Instagram started banning the use of bots and automated activity which were used to increase your followers by liking and commenting on other people’s images, following and unfollowing accounts, etc. Of course the growth hacking communities found another solution that works and is kinda allowed — Instagram pods. The big dawgs will try and shut it down but the little guys will always work out another method — remember Napster?!
A pod is a collective of users within a chat group, usually via the Telegram app or private Facebook groups, who follow a set number of rules and engage with one another’s posts. There are small niche groups that are harder to find and large pods with 1000+ people participating.
I have been hesitant to try this method of growth hacking as I’ve heard the groups can be super random with all sorts of users from porn stars to gardening companies trying to expand their reach. I strongly believe that the time you spend on social media should be focused on actually engaging with your fans and growing your fanbase organically. Back in the day I tried using the bots before Instagram took control of millions of useless auto generated comments on unrelated pictures. I get it Instagram, I understand! Even though you could hack the growth of a correct segment of Instagram, like which hashtags to engage with or the followers of specific accounts — it still wasn’t perfect and made the platform quite messy.
In order to efficiently growth hack with pods you must have your fundamentals in place already; such as consistency in your content and engagement with other users. Without consistency it’s difficult to understand whether hacks are beneficially working for you — you need to be able to measure up what your engagement looks like organically and with the assistance of a pod. If you’re engaging with your followers and peers organically every day (as you should be if you’re serious about growing) you should think of using pods as a little bonus of extra visibility alongside real engagement and growth.
In the name of research I took on the task of testing out pods. Here’s what I found:
- I joined 10 different pods — all of which had different rules for being part of the group.
- The first 20 minutes after posting the link to your post that you’d like to get engagement growth on, you must start reciprocating the activity on others’ posts or you risk being booted out of the group for ‘leeching’.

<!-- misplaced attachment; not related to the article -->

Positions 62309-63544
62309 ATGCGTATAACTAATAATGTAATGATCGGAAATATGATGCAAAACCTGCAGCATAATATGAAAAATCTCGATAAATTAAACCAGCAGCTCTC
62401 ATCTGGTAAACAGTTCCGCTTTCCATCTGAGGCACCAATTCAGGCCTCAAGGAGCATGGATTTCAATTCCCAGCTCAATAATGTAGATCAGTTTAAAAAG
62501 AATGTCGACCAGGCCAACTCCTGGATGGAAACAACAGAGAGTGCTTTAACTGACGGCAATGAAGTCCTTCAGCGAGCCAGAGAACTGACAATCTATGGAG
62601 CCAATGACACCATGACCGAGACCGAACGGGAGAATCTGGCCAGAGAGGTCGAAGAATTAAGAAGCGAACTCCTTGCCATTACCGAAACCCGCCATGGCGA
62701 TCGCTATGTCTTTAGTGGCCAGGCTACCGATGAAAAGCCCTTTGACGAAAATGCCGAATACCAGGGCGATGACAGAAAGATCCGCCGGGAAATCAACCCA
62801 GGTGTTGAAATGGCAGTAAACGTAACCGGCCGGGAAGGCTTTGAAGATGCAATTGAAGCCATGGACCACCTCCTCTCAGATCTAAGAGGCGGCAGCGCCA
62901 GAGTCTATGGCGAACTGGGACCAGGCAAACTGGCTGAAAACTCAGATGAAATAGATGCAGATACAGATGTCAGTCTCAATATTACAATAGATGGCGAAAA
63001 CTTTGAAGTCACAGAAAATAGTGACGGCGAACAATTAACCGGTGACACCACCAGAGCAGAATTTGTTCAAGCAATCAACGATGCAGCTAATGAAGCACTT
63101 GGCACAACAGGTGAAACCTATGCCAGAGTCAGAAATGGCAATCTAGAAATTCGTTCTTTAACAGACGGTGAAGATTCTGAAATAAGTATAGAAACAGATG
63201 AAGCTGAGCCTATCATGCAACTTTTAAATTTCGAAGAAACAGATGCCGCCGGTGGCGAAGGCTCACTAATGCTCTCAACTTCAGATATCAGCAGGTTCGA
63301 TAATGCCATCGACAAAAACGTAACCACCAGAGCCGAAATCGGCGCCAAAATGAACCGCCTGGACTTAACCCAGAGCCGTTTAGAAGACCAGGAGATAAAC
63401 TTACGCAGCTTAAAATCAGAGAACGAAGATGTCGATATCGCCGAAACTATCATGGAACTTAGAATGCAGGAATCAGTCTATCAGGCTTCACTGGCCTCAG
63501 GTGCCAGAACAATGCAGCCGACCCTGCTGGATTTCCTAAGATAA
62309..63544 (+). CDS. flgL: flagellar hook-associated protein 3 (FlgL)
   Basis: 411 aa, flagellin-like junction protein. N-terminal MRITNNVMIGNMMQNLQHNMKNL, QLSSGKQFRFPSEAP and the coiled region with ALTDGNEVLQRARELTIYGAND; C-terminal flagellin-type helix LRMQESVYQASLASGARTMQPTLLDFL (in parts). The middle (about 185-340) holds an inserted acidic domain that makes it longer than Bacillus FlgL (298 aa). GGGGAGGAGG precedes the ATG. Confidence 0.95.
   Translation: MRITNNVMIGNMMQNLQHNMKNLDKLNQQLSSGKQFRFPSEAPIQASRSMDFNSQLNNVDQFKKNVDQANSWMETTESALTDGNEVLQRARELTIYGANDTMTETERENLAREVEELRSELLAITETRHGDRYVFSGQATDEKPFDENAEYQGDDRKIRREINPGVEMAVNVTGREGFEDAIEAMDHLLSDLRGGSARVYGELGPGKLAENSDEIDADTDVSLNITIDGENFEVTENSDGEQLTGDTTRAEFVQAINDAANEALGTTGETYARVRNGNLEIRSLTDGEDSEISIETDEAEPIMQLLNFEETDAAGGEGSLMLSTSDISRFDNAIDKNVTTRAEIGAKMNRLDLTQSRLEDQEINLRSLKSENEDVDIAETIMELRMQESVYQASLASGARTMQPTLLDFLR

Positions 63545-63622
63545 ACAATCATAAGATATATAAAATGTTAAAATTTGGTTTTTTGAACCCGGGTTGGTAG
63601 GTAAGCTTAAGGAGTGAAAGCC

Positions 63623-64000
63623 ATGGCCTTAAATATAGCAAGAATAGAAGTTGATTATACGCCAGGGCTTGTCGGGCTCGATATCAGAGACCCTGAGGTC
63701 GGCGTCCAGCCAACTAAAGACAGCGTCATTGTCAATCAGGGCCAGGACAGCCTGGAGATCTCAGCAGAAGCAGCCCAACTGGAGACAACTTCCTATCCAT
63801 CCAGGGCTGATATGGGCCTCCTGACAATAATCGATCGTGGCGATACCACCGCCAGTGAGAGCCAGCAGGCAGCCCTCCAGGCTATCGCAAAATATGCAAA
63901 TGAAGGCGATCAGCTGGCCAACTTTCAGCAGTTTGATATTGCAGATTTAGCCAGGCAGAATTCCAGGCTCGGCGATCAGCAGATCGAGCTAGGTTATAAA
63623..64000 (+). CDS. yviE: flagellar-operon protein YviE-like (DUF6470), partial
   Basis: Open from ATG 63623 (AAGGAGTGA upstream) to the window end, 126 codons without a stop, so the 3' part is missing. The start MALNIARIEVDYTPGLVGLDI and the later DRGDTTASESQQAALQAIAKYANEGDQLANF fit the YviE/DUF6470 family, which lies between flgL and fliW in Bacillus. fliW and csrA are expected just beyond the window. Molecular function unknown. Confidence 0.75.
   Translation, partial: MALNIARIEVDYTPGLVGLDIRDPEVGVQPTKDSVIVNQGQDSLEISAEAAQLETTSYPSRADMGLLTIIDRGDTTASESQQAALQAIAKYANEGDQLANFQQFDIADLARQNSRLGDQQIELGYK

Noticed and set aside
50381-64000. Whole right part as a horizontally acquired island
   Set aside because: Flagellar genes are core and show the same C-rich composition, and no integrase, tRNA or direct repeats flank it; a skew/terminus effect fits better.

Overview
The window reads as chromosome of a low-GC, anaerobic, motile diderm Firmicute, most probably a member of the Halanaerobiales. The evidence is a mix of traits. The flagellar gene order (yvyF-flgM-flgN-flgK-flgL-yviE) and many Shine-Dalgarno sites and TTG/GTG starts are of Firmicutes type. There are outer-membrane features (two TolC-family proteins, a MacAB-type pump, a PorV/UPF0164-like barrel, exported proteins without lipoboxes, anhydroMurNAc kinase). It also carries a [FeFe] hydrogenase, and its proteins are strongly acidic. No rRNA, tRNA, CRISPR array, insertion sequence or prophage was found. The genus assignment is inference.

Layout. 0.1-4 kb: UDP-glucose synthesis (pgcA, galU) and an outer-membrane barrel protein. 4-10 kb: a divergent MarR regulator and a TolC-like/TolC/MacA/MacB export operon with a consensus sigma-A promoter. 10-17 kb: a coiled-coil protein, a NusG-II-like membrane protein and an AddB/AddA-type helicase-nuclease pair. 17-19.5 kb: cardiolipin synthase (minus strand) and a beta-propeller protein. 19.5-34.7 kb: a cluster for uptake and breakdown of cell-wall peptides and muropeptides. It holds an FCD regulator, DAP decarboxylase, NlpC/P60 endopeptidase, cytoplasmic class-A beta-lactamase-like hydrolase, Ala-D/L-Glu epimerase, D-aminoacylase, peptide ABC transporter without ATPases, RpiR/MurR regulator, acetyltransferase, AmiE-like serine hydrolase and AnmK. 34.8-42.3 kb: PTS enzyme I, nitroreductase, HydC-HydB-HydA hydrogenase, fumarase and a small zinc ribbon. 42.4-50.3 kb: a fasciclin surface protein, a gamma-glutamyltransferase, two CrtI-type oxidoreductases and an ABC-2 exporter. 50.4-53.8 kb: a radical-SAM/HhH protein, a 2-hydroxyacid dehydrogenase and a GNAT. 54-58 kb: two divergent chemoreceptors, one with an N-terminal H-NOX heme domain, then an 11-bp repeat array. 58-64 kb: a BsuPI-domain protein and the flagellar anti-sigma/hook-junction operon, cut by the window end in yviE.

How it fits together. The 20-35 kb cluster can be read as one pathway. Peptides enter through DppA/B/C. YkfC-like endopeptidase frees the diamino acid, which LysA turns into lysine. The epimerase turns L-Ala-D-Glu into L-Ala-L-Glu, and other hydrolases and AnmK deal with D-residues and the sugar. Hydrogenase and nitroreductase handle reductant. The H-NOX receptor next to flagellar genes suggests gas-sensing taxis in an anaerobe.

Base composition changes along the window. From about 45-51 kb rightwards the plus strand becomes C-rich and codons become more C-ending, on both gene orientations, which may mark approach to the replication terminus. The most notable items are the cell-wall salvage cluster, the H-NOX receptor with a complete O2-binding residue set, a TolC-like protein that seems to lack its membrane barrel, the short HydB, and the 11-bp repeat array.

- Likes and comments on your post start almost immediately — depending on the group activity and the rules of that certain pod.
The first hour after posting content on Instagram is the most crucial. This is the hour where your content is evaluated in a limited pool of your followers. Your reach is limited in that first hour while the Instagram algorithms determine how successful it has been amongst the limited follower pool. It will begin to open up to more and more visibility if your post performs well. This is where using the pods come in handy as you’re able to share the link of your new post to the pod and immediately begin receiving engagement on the post. This ups your visibility nicely. Of course I’m not interested in the random comments of these people but it opens up visibility with my actual followers — are you with me? Hacking the algorithms! This results in more engagement, shares, saves, profile visits and web clicks which otherwise wouldn’t happen if the pod users didn’t open up visibility in the first place.
The fantastic thing about being a musician using pods is that the visibility of your music is key and these random people could actually be beneficial to your music by becoming a fan alongside spreading your reach. By posting in these mega growth groups (pods) with a strategic preview of your song with some cool visuals, you have all these pod users liking and commenting on your content which is spreading your music. There are groups that go into the tens of thousands of members so the potential is amazing for music related posts.
Now my next step is either to create a mega growth group for musicians or find a good one out there that exists already. If anybody reading this knows of one — I am interested. If you’re interested in trying out the general groups, send me a DM on Instagram and I’ll send out some invites (@rebecca_bakken).
These groups do take time and dedication as you’re putting in the work to give other users engagement on their posts too. But as a tool to promote your music, it’s worth giving it a go and tracking just how efficient it is for you. Just be careful that you don’t do too much activity as Instagram blocks you from posting if it thinks you’re spamming by doing a lot of activity in a short space of time.